Re: Essays from Free Inquiry magazine (#2)

Date: Mon 11 Nov 2002 - 03:03:01 GMT

  • Next message: Lawrence DeBivort: "RE: Islamic beliefs and their memetic sources"

    > >From:
    > >Reply-To:
    > >To:
    > >Subject: Essays from Free Inquiry magazine (#2)
    > >Date: Sun, 10 Nov 2002 18:54:41 -0600
    > >
    > >The Islamic Concept of Peace: Can the West Accept it?
    > >By Abdul Maseeh
    > >
    > >After much research and reflection, I have come to understand
    > >the Islamic concept of peace as something like this: Peace comes
    > >through submission, which is the meaning of the word Islam. This
    > >submission, of course, is submission to Muhammed and his concept of
    > >Allah in the Qu'ran, in other words, Islam once again. Theoretically
    > >peace exists inside Dar-al-Islam, the House of Submission. I say
    > >"theoretically" because we all know that Muslims, even though they
    > >are not supposed to, do fight fellow Muslims. Consider the Afghan
    > >civil war between the Pashtuns on one side and the then-Northern
    > >Alliance (Uzbeks, Tajiks, etc.) on the other; Iraq's attack on Kuwait
    > >and its earlier war with Iran; or the West Pakistani attack on East
    > >Pakistan, which subsequently became Bangladesh. Peace with pagans,
    > >that is, people not "of the Book", is impossible; they are all to be
    > >given a chance to accept Islam or be killed. This is illustrated by
    > >the killing of pagans in the south of Sudan, the north of Nigeria,
    > >and the south of Chad, in each case by Muslims eager to impose
    > >Islamic law. With regard to Christians and Jews, they too are to be
    > >fought against until they are subdued and feel themselves subdued -
    > >that is found in Qu'ran sura 9, verse 29 ("Fight those who believe
    > >not in Allah nor the Last Day nor hold that forbidden which hath been
    > >forbidden by Allah and His Messenger, nor acknowledge the Religion of
    > >Truth, from among the People of the Book, until they pay the Jizya
    > >with willing submission, and feel themselves subdued"). Examples of
    > >this are also found in Sudan, Nigeria and Chad, and also in Indonesia
    > >- along with smaller atrocities against Christians in Egypt and the
    > >heinous repression of all Christian activity in Saudi Arabia by the
    > >Wahhabis. To say that Islam is a religion of peace is not true. Islam
    > >is committed to war, both by the example of Muhammed, who fought on
    > >until he subdued Mecca and then other tribes, and by the Qu'ran's
    > >teaching supported by numerous passages in the Hadith. According to
    > >Amir Tahiri, aditor of Politique International in Paris, of the
    > >thirty wars going on as of October 2001, twenty-eight involve Muslims
    > >fighting either non-Muslims or even other Muslims! The Qu'ran does
    > >teach that Muslims are never to initiate war. But Islam has a strange
    > >way of putting this into practice. For example, Muslims are supposed
    > >to offer non-Muslims an opportunity to embrace Islam. If the non-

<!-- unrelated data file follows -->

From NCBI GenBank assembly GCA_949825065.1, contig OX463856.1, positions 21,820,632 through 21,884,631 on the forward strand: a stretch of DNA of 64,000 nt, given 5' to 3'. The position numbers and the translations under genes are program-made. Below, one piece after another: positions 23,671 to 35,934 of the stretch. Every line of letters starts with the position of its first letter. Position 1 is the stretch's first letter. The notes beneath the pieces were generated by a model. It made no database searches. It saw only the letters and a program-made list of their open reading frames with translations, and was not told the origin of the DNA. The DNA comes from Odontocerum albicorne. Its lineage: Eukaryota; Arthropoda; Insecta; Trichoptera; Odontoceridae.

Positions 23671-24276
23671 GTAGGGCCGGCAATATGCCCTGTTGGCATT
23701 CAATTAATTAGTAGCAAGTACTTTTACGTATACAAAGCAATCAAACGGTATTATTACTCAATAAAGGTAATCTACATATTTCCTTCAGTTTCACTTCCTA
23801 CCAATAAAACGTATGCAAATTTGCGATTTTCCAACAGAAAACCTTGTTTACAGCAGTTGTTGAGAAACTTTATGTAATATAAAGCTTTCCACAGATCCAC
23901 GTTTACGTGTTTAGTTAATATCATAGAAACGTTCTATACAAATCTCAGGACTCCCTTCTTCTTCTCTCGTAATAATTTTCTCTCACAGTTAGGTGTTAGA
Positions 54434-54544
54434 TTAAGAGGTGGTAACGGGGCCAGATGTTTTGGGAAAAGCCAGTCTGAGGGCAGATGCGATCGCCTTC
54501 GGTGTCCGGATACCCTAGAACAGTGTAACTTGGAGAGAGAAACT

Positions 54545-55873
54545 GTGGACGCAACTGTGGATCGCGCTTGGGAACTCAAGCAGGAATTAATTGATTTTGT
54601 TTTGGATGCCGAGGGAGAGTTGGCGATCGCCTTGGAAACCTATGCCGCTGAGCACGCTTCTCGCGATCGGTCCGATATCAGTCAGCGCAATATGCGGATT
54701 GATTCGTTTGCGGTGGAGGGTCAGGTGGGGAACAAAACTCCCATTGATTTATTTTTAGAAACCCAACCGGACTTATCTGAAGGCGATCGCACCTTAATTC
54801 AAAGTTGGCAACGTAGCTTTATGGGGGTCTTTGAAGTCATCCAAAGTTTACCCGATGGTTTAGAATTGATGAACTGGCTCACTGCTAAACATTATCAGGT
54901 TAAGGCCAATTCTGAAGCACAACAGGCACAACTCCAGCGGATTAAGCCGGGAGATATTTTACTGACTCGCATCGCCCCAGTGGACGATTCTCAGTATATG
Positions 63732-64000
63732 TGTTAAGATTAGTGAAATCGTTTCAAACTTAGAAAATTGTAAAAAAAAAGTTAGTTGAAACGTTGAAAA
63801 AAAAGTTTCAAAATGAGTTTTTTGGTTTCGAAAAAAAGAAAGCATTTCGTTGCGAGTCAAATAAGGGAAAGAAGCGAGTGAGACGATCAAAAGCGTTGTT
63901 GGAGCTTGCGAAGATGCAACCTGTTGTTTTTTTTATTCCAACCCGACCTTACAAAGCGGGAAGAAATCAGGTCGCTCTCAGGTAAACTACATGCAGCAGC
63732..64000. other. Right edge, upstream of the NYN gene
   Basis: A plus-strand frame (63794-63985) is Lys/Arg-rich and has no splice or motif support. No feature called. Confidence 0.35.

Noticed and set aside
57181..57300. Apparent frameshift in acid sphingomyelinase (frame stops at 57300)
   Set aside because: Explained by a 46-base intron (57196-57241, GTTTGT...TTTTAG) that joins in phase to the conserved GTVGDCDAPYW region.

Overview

> >Muslims, refuse, this is viewed as aggression against Allah and
    > >Islam. Therefore Muslims are allowed to fight these "aggressors"
    > >until they are converted or killed. Perhaps the greatest proof that
    > >Islam is not a religion of peace is sura 4, verse 89, which proclaims
    > >that any who want to leave Islam (turn renegade) shall be put to
    > >death: "But if they turn renegades, seize them and slay them wherever
    > >ye find them." This makes Islam the religion of fear, not of peace.
    > >There will be war in the world so long as people believe in Muhammed,
    > >his example, and his teaching. The Islamic concept of peace, meaning
    > >making the whole world Muslim, is actually a mandate for war.
    > >
    > >
    > Surah 4, verse 90 seems to water the previous verse (89) down a tad,
    > but how much? It seems that if those renegades have offered peace,
    > then it would not be quite alright to slay them wherever they are
    > found. The commentary in one of the Koran translations I've got (by
    > Maulana Muhammad Ali) to verse 90 points out this distinction.
    > Slaying "them" wherever they are found still sounds a little over the
    > top IMO. Adding verse 91 (of surah 4) to the mix adds yet another
    > distiction the other way, of slaying them wherever found, but maybe
    > those are the ones who feign peacefulness?
    > There could be an historical context to these verses not appreciated
    > by those who are bashing Islam in general or those who cling to Islam
    > as fundamentalists, like Christians who cling to Genesis in the face
    > of evolution. These Koran verses appear anachronisms not applicable to
    > the modern world, where people should learn to separate personal
    > belief from governance and law.
    But that's exactly what the Militant Radical Muslims do NOT do; they recognize no separation between Church and State. All the peoples of the world are supposed to (according to Islam) perdure as a single Islamic Umma under the administration of shar'ia law. As long as that is not the case, there is work to be done; the Dar-al-Islam must contend with the Dar-Al Harb until the latter is defeated and the globe can be united under the Divinely Revealed Truth (except for the ideological niggers, that is, the Christians and Jews; they may pay taxes for the dubious privilege of second-hand dhimmitude, but all other Unbelievers
    - Atheists, Pagans, Buddhists, Hindus, Taoists, etc., - must be killed on sight by the Faithful, as the Qu'ran commands.).
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